Before you answer the question, I would like you to conduct a couple of thought experiments.
The first step is to answer the following question:
All things considered, how satisfied are you with your life these days? Please give your answer as a number between 1 and 10, with a rating of 1 is you are dissatisfied and 10 if you are satisfied.
That is a standard question that has been asked by happiness researchers. Now we come to the thought experiments.
Thought experiment 1:
Imagine that your circumstances suddenly change so that it becomes possible for you to increase your peronal life satisfaction rating by 25% if you are prepared to sacrifice some wealth. What is the maximum amount of wealth that you would be prepared to sacrifice in order to achieve an improvement of 25% in your life satisfaction rating?
Don’t worry if the 25% improvement would take you beyond the top of the rating scale. For the purpose of this exercise it is deemed to be possible to increase your life satisfaction beyond the end of the scale e.g. from 10 to 12.5. That makes sense because people who are completely satisfied with their lives sometimes find that their lives get even better.
Thought experiment 2:
Now imagine a different scenario. Your circumstances change so that it becomes possible for you to increase you wealth by 25% if you are prepared to sacrifice some personal life satisfaction. How much life satisfaction would you be prepared to sacrifice in order to achieve a 25% increase in wealth?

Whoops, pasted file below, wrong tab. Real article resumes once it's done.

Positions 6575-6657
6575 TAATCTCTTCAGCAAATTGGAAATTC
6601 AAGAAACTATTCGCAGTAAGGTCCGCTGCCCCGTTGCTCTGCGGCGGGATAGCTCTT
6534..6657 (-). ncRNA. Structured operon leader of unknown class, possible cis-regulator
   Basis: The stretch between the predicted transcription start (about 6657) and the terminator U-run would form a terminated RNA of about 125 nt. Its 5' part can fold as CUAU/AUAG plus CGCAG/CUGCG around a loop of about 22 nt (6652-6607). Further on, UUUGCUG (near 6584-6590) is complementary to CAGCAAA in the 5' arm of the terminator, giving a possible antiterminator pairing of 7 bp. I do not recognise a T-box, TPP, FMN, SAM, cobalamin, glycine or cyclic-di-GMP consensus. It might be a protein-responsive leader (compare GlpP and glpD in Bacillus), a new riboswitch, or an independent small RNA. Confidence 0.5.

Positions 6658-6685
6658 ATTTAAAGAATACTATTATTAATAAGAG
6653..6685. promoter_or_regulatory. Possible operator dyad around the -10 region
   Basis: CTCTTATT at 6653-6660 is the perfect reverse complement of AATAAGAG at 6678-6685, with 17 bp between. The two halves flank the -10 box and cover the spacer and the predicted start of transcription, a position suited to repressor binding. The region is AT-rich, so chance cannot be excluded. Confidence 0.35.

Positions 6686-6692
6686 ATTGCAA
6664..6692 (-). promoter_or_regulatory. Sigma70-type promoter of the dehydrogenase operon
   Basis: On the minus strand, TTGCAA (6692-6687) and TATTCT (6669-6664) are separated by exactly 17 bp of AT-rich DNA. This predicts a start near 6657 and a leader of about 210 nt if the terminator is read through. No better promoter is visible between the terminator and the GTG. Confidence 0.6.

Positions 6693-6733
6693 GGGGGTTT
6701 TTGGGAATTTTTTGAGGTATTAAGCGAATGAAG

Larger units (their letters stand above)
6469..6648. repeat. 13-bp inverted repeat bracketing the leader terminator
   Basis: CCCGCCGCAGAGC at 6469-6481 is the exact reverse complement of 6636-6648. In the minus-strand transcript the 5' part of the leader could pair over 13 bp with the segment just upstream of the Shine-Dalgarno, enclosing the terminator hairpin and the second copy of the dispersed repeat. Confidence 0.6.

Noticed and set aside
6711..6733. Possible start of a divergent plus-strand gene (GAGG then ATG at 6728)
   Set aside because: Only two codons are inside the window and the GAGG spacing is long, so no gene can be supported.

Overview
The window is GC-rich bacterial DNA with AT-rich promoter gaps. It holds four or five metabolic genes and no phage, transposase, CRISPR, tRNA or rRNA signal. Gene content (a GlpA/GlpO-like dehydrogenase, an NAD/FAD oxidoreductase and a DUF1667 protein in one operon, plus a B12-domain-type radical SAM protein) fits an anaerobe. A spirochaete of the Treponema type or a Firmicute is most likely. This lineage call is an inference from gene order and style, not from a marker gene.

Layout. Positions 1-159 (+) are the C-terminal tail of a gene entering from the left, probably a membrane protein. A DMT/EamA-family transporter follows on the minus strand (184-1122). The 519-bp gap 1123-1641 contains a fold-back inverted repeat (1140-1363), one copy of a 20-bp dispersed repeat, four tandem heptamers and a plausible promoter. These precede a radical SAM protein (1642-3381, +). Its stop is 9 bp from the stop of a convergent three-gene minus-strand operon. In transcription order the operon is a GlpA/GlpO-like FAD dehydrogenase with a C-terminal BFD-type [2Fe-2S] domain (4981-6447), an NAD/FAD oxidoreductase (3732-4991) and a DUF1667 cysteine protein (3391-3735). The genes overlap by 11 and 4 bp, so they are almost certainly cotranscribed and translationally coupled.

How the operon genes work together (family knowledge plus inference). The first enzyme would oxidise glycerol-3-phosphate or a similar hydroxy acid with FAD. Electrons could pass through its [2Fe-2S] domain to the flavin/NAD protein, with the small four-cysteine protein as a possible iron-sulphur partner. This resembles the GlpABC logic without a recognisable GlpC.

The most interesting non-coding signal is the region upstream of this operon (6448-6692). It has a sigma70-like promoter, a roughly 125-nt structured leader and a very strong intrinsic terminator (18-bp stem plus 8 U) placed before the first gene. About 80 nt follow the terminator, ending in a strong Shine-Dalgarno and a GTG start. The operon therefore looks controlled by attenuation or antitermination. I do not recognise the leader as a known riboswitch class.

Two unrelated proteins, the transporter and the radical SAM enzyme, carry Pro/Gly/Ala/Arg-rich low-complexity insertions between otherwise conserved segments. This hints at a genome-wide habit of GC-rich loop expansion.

My guess is that in answering the first question there are not many people who would be prepared to sacrifice all their wealth to obtain a 25% increase in life satisfaction. In relation to the second question I don’t think there would be many people who would be unwilling to sacrifice any life satisfaction (if only for a limited period) in order to obtain a 25% increase in wealth. Those are just my guesses. If large numbers of people tell me that I am wrong, I will have to admit that I have made a mistake.
What is the point of this exercise? Some economists have been prepared to assume that the sole aim of individuals is to maximize life satisfaction as measured in social surveys. That might seem to be a reasonable assumption until you think of the implications. If your sole aim is to maximize personal life satisfaction it would be irrational not to sacrifice all your wealth in order to obtain greater life satisfaction, if that possibility became available. Similarly, it would be irrational to sacrifice any life satisfaction under any circumstances to obtain greater wealth.
If the choices that people make imply that they do not aim to maximize life satisfaction, that doesn’t mean that they are irrational. It just means that there are some things more important to them than life satisfaction, including some things that money can buy.
What could be more important to people than life satisfaction? Some clues are offered by research, discussed here a couple ofmonths ago, which asks people to choose between hypothetical situations with different ratings of life satisfaction and other well-being indicators.
The people surveyed indicated a stronger preference for options offering high overall well-being to you and your family than for life satisfaction. Other well-being indicators ranked above life satisfaction included personal health, being a good, moral person and living according to personal values, the quality of family relationships, financial security, your mental health and emotional stability, a sense of security about life and the future, having many options and possibilities in life and freedom to choose among them and a sense that your life is meaningful and has value.